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The permanent fund posted a 7.3 percent quarterly loss in September, the largest three-month decline in its 26-year history, said a report by the Alaska Permanent Fund Corp.
Sharp drops in domestic and international stocks - which account for less than half the $23.1 billion fund - were partly offset by gains in the bond market, the quarterly report showed.
The fund lost 17.3 percent in its U.S. stock investments during the quarter, the worst loss since 1987. International stocks, which are a smaller share of its total stock investments, fell 19.4 percent for the quarter.
The Permanent Fund Corp. reported a 4 percent gain on bonds for the quarter. Its bond holdings make up about 44 percent of the total portfolio.
The losses are attributed to uncertainty about the U.S. economy, negative backlash from recent revelations of corporate misdeeds, and the prospects of war.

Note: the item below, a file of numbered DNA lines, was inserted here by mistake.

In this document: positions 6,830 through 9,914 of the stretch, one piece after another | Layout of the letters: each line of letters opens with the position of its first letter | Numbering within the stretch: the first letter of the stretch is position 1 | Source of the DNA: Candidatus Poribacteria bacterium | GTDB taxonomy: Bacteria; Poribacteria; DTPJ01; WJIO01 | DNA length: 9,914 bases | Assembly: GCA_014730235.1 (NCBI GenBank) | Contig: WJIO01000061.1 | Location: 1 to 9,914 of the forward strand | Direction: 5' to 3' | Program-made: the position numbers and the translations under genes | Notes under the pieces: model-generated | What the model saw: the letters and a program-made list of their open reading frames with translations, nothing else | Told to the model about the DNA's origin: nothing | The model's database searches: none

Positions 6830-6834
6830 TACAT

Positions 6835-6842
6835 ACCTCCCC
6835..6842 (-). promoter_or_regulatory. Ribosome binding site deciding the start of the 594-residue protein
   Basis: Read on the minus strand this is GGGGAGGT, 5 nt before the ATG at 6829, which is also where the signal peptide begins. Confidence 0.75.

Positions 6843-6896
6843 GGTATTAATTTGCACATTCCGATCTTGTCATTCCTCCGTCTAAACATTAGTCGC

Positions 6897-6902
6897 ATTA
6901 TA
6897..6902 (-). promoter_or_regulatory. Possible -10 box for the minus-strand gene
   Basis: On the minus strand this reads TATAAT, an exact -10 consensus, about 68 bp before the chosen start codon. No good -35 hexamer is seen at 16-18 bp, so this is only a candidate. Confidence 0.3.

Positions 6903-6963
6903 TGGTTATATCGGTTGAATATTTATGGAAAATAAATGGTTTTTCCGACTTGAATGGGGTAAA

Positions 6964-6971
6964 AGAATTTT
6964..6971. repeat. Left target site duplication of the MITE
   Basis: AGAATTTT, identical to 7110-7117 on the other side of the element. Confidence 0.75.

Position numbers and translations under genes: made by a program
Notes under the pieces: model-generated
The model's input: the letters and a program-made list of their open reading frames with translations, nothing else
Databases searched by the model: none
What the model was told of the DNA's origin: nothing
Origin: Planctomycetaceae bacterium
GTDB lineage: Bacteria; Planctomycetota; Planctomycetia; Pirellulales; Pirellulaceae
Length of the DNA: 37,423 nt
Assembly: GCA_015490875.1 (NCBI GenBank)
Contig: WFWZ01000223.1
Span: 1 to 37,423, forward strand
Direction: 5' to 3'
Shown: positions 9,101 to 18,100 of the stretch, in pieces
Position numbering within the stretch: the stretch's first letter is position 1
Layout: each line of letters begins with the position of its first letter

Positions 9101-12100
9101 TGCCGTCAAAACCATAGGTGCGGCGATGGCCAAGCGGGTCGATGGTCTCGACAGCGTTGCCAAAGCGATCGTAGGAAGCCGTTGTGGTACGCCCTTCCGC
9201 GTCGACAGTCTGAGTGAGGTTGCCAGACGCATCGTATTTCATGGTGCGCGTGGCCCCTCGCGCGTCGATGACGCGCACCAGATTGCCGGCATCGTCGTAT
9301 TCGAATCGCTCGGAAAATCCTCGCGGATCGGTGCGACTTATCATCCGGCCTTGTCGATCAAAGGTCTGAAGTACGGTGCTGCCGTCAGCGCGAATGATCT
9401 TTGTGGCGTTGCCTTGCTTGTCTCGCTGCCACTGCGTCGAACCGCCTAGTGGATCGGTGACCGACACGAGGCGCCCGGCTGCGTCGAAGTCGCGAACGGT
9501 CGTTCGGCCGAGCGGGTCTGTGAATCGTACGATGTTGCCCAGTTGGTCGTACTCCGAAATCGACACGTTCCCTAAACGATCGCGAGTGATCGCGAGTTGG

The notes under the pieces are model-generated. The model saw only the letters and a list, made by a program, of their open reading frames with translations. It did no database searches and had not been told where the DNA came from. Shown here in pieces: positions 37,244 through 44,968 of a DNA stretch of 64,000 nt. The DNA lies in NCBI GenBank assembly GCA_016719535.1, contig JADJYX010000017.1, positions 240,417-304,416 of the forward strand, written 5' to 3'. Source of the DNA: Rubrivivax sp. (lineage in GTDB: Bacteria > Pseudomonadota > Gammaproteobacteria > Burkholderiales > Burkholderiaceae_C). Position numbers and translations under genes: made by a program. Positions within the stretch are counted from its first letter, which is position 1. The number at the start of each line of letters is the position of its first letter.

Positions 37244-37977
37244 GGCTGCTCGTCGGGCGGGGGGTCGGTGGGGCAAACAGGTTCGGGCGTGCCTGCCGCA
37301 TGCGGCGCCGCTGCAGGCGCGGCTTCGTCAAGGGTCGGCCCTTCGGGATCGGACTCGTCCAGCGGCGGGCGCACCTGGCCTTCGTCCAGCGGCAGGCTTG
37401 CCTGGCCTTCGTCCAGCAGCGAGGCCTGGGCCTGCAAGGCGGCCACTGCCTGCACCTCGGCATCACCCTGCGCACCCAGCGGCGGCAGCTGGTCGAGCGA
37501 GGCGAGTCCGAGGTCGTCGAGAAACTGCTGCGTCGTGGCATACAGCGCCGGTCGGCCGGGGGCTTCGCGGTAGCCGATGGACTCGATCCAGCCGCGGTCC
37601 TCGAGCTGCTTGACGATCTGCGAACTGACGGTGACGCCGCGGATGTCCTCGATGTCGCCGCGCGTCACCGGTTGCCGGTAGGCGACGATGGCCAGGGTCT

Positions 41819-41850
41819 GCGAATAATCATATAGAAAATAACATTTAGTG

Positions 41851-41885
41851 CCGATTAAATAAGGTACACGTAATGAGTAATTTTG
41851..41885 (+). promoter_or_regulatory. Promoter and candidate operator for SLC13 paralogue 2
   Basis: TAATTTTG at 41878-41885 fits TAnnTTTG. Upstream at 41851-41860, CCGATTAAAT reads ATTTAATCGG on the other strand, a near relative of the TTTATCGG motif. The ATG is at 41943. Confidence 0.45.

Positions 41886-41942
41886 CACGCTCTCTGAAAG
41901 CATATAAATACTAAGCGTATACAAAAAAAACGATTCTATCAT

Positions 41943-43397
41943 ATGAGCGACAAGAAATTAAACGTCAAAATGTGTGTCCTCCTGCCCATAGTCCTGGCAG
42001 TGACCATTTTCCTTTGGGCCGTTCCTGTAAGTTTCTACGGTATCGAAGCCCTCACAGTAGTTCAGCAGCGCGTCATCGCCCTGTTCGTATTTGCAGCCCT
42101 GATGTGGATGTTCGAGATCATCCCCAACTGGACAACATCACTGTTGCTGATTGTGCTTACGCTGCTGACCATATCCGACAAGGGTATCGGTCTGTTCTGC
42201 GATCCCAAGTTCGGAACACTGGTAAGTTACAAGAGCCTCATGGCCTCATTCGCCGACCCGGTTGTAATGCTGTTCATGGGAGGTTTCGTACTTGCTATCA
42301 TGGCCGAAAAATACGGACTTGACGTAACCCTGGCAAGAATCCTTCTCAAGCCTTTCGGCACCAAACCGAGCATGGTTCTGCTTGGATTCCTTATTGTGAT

"One of the things we are seeing is a lot of volatility, big swings up and down," said Bob Bartholomew, chief operating officer for the Permanent Fund Corp.
The permanent fund's earnings reserve account, from which dividends are paid to Alaskans, showed a $137 million deficit on Sept. 30, the quarterly report showed. But that account is now at about $1.1 billion on the strength of recent gains in the fund, Bartholomew said.
The permanent fund investments have begun to rally for the first two months of this quarter, Bartholomew said. The fund has gained nearly 3 percent in October and November, he said. Overall this year, the fund has lost about 1.8 percent of its value, he said.
But the earnings reserve account would require about $1.2 billion by July 30 to pay dividends and inflation-proof the fund, Bartholomew said.
Each year the $23.1 billion fund pays dividends to eligible Alaskans from a percentage of its earnings reserve. Market volatility has drained that fund at least twice in the last six months.
The permanent fund board of trustees will review the makeup of the fund in February but are not expected to make large changes. But the quarterly earnings report also cited the need for a constitutional amendment to change the way dividends are paid.
The board has backed a plan to pay dividends based on a percent of the fund's total value, rather than its market performance. That proposal would require approval by the Legislature to put it on a statewide ballot for voters.